Turpie AGG, Mantovani LG, Haas S, Kreutz R, Monje D, Schneider J, van Eickels M, Gebel M, Ageno W
XALIA assessed the safety and effectiveness of rivaroxaban for deep vein thrombosis (DVT) treatment in routine clinical practice. This substudy describes the clinical characteristics and outcomes of ‘early switchers’ – patients who received heparin or fondaparinux for >2-14days and/or a vitamin K antagonist (VKA) for 1-14days before switching to rivaroxaban.
MATERIALS AND METHODS:
Patients with DVT (latterly with concomitant pulmonary embolism) received rivaroxaban or standard anticoagulation (initial treatment with heparin or fondaparinux, usually overlapping with and followed by a VKA). Patients administered rivaroxaban alone, or heparin or fondaparinux for ≤48h pre-enrollment were included in the rivaroxaban cohort. Therapy type, dose, and duration were at the physician’s discretion. Primary outcomes were major bleeding, recurrent venous thromboembolism (VTE), and all-cause mortality.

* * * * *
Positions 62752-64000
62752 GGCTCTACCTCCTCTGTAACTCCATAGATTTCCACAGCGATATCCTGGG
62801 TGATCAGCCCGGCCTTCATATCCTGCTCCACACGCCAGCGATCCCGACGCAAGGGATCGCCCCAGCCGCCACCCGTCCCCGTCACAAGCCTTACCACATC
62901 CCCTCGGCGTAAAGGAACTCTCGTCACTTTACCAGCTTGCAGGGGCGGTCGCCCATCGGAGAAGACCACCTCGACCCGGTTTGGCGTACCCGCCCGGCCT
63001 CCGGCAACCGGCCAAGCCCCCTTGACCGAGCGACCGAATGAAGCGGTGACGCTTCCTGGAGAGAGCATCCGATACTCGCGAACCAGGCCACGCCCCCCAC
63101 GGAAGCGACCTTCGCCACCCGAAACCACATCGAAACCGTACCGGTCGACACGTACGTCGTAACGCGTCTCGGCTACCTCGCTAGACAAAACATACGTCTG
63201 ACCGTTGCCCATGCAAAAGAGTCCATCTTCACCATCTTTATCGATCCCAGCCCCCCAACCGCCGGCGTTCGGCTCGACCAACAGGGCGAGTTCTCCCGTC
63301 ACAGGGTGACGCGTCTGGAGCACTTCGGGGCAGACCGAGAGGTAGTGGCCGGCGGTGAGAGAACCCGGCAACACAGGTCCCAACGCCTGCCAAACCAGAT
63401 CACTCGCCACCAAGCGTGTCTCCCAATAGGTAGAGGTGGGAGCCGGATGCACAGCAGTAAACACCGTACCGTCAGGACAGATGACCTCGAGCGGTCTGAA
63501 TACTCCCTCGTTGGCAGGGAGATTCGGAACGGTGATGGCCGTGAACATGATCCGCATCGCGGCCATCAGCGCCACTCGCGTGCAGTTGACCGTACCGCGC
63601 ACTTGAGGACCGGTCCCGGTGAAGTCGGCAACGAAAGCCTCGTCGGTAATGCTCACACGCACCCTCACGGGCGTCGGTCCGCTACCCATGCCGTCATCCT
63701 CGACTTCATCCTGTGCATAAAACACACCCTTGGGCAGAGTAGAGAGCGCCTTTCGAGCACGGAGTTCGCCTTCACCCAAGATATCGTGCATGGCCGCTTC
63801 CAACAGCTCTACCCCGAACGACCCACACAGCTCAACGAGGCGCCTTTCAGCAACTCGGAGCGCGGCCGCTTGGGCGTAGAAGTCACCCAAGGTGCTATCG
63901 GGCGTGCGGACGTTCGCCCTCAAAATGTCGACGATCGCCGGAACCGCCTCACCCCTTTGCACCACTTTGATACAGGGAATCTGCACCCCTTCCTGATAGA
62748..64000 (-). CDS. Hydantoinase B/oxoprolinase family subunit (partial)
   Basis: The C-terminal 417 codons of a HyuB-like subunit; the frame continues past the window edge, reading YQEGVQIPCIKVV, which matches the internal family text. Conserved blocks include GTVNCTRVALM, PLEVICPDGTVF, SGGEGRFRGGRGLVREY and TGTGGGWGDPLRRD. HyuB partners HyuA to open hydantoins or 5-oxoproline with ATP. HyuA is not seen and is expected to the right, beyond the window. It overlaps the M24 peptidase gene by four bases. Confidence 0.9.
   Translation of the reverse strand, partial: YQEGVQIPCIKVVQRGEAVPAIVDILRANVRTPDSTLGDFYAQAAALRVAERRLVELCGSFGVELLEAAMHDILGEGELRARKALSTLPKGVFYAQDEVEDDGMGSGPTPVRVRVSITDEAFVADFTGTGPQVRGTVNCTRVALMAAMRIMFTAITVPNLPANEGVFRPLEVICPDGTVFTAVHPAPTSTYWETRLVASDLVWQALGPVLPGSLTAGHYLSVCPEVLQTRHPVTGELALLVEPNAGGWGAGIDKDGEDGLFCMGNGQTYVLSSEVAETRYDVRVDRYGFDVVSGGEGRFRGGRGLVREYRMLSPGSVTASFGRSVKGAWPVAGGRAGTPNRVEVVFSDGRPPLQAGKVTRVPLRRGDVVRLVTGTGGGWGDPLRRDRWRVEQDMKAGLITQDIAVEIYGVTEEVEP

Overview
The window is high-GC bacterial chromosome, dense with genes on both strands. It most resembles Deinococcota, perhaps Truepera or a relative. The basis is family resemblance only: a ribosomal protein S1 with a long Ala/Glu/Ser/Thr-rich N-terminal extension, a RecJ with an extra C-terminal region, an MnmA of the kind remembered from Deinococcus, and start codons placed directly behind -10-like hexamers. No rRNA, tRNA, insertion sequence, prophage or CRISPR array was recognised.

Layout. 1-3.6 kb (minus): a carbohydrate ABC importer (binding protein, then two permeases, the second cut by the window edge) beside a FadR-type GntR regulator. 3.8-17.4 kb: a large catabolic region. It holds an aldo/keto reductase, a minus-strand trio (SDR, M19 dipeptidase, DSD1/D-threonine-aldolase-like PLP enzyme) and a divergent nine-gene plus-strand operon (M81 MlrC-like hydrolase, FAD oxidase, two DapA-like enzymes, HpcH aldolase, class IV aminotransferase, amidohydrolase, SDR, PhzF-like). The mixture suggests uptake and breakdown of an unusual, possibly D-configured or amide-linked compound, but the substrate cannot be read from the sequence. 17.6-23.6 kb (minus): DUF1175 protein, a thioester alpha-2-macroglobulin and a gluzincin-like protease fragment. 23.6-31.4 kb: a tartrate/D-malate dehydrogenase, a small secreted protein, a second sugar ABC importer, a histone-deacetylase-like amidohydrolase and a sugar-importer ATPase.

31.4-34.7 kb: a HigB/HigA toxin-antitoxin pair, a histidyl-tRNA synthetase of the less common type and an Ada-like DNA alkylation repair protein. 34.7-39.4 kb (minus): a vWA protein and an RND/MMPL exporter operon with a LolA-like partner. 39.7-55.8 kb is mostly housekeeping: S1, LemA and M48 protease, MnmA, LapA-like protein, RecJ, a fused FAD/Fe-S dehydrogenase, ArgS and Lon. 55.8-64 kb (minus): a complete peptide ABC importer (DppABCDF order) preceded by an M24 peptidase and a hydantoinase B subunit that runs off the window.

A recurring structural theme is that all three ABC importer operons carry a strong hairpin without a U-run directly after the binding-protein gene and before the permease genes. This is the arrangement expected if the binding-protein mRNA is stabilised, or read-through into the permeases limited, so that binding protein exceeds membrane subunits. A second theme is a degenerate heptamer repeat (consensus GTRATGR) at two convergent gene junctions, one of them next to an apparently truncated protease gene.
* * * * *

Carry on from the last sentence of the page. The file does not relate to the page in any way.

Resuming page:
In 368 early switchers, recurrence or bleeding risk factors were more prevalent versus the rivaroxaban cohort, including creatinine clearance<50mL/min (6.5% vs. 3.9%), previous major bleeding (4.6% vs. 1.4%), active cancer (8.2% vs. 5.6%), and concomitant pulmonary embolism (20.9% vs. 8.4%). Crude incidence rates were numerically higher versus the rivaroxaban cohort for major bleeding (1.4% vs. 0.7%), recurrent VTE (2.2% vs. 1.4%), and all-cause mortality (0.8% vs. 0.5%).
Patients who switched to rivaroxaban early in the treatment process had a higher frequency of risk factors for bleeding and recurrent VTE than patients treated with rivaroxaban; reflected by the higher risk of adverse events in that group during follow-up.